William Brodrick Thomas was a garden designer active in the mid-19th century. He was based at 52, Wimpole Street, London. His grandfather was Lord Midleton, who had an estate in County Cork, Ireland. His terms were five guineas per day plus expenses.
He designed an ornamental lake with Pulham rockwork at Sandringham, Norfolk, for the Prince of Wales, who referred to Thomas as 'a gentleman not to be described as inexpensive'.
He laid out the grounds of Benenden, Tunbridge Wells, Kent. Among his other works were the asylum grounds at Colney Hatch, London (1849-51).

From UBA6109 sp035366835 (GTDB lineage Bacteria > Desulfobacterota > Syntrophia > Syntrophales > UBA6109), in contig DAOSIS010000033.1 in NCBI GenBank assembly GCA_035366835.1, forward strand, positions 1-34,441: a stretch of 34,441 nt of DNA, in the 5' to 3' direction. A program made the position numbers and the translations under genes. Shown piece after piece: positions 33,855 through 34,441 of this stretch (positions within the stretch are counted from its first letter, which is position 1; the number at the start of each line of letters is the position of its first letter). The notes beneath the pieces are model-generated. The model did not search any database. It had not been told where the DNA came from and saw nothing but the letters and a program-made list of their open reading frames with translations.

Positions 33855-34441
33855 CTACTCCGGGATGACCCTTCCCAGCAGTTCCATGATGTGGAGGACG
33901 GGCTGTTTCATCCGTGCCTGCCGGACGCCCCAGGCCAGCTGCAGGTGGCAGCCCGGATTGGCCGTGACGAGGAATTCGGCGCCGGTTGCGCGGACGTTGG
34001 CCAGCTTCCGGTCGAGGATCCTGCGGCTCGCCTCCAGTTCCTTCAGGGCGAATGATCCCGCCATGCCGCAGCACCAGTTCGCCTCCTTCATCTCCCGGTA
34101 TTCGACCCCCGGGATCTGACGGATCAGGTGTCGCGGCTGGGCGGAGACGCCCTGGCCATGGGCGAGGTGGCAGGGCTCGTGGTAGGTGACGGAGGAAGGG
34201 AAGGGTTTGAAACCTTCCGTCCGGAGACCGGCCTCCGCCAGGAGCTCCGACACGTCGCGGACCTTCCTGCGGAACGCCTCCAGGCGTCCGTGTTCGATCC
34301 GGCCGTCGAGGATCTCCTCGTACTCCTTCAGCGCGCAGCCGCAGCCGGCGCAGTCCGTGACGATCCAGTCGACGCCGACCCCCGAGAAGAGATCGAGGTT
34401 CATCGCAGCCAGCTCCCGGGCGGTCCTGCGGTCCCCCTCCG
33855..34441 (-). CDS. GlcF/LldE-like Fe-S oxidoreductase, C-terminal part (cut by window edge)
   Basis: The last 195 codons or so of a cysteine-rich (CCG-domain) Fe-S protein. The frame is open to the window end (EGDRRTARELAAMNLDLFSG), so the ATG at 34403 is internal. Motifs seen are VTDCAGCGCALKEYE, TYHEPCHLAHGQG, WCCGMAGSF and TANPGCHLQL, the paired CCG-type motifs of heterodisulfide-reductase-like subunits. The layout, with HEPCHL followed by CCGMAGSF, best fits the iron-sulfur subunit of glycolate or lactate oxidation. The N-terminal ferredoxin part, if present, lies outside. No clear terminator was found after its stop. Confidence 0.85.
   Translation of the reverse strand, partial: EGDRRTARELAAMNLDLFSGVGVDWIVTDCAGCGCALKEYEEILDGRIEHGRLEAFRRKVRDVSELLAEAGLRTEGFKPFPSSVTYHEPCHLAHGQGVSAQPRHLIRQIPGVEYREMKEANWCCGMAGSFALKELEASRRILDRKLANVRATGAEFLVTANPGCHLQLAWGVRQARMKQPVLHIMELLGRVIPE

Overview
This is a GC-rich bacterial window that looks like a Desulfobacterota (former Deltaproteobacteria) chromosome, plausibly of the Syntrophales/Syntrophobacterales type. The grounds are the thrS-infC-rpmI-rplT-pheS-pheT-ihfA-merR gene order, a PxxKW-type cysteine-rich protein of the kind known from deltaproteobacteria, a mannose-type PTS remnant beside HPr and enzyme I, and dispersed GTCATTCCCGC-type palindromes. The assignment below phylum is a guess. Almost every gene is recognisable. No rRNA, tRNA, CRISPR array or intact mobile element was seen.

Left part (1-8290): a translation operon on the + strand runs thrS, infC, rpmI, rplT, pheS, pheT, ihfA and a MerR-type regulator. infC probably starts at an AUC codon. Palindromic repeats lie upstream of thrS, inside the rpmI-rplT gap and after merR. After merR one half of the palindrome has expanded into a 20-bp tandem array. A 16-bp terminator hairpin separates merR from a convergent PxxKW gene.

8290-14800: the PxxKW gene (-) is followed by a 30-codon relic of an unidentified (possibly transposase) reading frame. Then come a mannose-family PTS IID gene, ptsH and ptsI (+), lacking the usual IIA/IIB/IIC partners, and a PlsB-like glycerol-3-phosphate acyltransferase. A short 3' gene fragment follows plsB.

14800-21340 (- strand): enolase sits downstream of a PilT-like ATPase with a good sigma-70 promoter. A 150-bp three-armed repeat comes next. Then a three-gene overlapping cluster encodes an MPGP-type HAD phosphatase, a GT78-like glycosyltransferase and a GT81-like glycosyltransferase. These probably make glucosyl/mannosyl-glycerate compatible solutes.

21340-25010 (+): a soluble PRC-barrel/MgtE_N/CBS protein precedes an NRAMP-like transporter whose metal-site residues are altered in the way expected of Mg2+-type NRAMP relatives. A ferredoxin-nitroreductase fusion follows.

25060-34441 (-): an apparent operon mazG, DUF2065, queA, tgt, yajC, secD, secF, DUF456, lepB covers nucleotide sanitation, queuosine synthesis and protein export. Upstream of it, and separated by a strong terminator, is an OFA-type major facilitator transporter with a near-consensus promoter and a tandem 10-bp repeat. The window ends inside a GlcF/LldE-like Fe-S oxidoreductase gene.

In the 1840s or 1850s he laid out a large and elaborate ramped parterre under the west front of Baronscourt, County Tyrone for the Earl of Abercorn. Thirteen gardeners were required to maintain this feature, which was removed in 1913.
In 1866 he advised at Powerscourt, County Wicklow, Ireland, where he drew a plan which was not implemented.
He was then involved with Glaslough, County Monaghan, Ireland, where he advised Colonel Leslie. Thomas marked trees proposed for removal by placing a calling card on each tree. After his departure Leslie removed the cards and proceeded no further.
In 1879 Thomas designed the new garden for Lord Iveagh at St. Stephen's Green, Dublin, for its new use as a public park. The design included a lake with Pulham rockwork. Thomas was too ill to supervise the implementation of the project, which was carried out by William Sheppard.